Guangzhou bans 50% of all cars during peak pollution
Published on November 13, 2013 by Joey Wang
Beijing is not the only city in China battling pollution and traffic jams. The city of Guangzhou, capital of Guangdong Province, is severely polluted as well.The local government has implemented new measures that will ban 50% of all cars during peak pollution.
In addition, 30 percent of government cars will remain garaged if air pollution hits serious levels, and key enterprises will have to cut 30 percent of their emissions during a red alert, the highest level.
Under the alert system approved on Monday, a red alert will be issued when the air quality index is forecast to exceed 300 at more than half of the city’s 10 monitoring stations.
During orange alerts, issued when air quality index levels of 201 to 300 are forecast, businesses that fail to meet emission standards will have to cease emissions altogether, and 20 percent of government vehicles will stay off the road.
Construction sites that put dust and fumes in the air, as well as fireworks and outdoor barbecues will be banned during orange alerts.
The government’s fleet of 13,000 cars accounts for about 0.6 percent of the cars in Guangzhou, Yang Liu, director of the city’s environmental protection bureau, said at a news conference on Monday.
“In difficult times, public servants should take the lead in taking action to address environmental pollution.” Yang said Guangzhou Mayor Chen Jianhua pledged to go to work by subway during any environmental emergencies.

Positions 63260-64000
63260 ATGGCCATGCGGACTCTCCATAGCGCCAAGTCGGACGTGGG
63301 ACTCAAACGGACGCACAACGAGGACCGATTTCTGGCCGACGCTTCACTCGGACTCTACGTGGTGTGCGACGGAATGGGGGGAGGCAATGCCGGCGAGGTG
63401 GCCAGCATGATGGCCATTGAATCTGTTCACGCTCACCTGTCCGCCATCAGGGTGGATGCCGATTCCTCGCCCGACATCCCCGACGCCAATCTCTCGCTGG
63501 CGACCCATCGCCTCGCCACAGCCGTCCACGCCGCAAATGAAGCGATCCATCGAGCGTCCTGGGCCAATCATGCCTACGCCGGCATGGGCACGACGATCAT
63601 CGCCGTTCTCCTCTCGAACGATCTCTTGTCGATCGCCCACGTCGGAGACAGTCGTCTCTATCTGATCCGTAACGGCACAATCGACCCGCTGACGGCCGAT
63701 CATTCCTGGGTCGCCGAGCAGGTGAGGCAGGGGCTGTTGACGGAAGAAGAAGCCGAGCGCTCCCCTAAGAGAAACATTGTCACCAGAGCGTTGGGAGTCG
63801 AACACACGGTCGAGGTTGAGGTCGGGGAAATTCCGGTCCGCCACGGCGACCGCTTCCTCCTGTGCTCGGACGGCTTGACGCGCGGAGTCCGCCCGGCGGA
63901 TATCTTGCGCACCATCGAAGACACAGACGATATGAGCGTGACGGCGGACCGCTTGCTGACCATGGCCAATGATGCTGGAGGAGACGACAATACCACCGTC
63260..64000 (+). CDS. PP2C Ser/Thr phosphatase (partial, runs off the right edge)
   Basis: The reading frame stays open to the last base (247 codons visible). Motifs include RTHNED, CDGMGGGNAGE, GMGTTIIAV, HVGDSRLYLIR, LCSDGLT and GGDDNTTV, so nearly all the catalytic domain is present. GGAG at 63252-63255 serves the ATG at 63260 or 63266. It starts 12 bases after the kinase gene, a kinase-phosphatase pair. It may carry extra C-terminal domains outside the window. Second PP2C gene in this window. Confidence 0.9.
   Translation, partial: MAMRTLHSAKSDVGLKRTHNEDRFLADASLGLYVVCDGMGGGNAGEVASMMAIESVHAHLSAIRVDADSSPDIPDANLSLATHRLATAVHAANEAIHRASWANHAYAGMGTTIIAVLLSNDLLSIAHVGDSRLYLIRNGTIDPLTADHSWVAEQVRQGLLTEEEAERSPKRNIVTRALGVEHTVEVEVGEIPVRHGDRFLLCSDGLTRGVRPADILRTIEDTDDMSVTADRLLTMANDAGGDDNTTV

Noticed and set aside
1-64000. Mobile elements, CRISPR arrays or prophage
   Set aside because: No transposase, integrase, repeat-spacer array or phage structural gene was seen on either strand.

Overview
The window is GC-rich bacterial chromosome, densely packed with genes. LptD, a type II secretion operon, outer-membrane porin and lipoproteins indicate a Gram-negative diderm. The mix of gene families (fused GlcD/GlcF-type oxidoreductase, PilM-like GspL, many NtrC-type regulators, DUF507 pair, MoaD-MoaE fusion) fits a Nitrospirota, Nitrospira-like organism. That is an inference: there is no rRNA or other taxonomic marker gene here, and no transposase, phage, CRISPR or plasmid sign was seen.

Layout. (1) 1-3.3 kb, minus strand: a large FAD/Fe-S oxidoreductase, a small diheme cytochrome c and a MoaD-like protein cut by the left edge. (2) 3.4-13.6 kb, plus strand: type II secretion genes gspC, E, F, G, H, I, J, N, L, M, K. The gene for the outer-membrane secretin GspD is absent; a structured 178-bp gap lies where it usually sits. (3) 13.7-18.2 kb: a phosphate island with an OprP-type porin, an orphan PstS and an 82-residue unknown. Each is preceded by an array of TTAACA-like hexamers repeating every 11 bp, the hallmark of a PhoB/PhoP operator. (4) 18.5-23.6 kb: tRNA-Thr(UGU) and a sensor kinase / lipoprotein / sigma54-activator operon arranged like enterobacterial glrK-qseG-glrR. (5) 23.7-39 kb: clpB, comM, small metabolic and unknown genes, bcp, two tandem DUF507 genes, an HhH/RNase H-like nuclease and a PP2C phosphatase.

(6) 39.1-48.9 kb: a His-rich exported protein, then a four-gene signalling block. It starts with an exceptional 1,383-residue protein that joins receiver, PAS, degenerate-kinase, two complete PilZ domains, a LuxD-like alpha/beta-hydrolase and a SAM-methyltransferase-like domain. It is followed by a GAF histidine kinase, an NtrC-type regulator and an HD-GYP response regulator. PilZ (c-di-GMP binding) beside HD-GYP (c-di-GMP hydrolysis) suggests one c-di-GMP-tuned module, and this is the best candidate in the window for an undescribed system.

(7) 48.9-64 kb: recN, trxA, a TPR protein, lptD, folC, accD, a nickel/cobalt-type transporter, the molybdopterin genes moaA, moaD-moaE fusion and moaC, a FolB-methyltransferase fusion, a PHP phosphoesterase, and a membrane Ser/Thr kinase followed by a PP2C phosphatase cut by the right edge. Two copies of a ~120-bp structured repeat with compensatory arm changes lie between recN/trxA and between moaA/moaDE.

Asked whether schools would be suspended during a red alert, Yang said education authorities would address that issue. In the past three years, the city’s air quality has never deteriorated to a level that would today prompt a red alert, Yang said.
An orange alert would have been issued twice in 2011 and three times last year. No orange alert would have been warranted so far this year. Guangzhou’s air quality complied with the standard on 210 of the 274 days in the first three quarters of this year, according to Yang’s bureau.
Excellent air quality was recorded on 73 days, good air quality on 137 days, light pollution on 55 days and medium pollution on eight days. Readings that failed the standards mainly involved ozone, nitrogen dioxide and PM2.5 — particulate matter smaller than 2.5 micrometers in diameter.
Of the six air pollution indexes, the PM2.5 reading failed the standard by the largest margin, averaging 47 micrograms per cubic meter and exceeding the standard by 34 percent in the three quarters. Guangzhou’s PM2.5 readings will decrease by more than 6 percent in 2015 compared with the 2010 levels, according to the city’s environmental protection plan.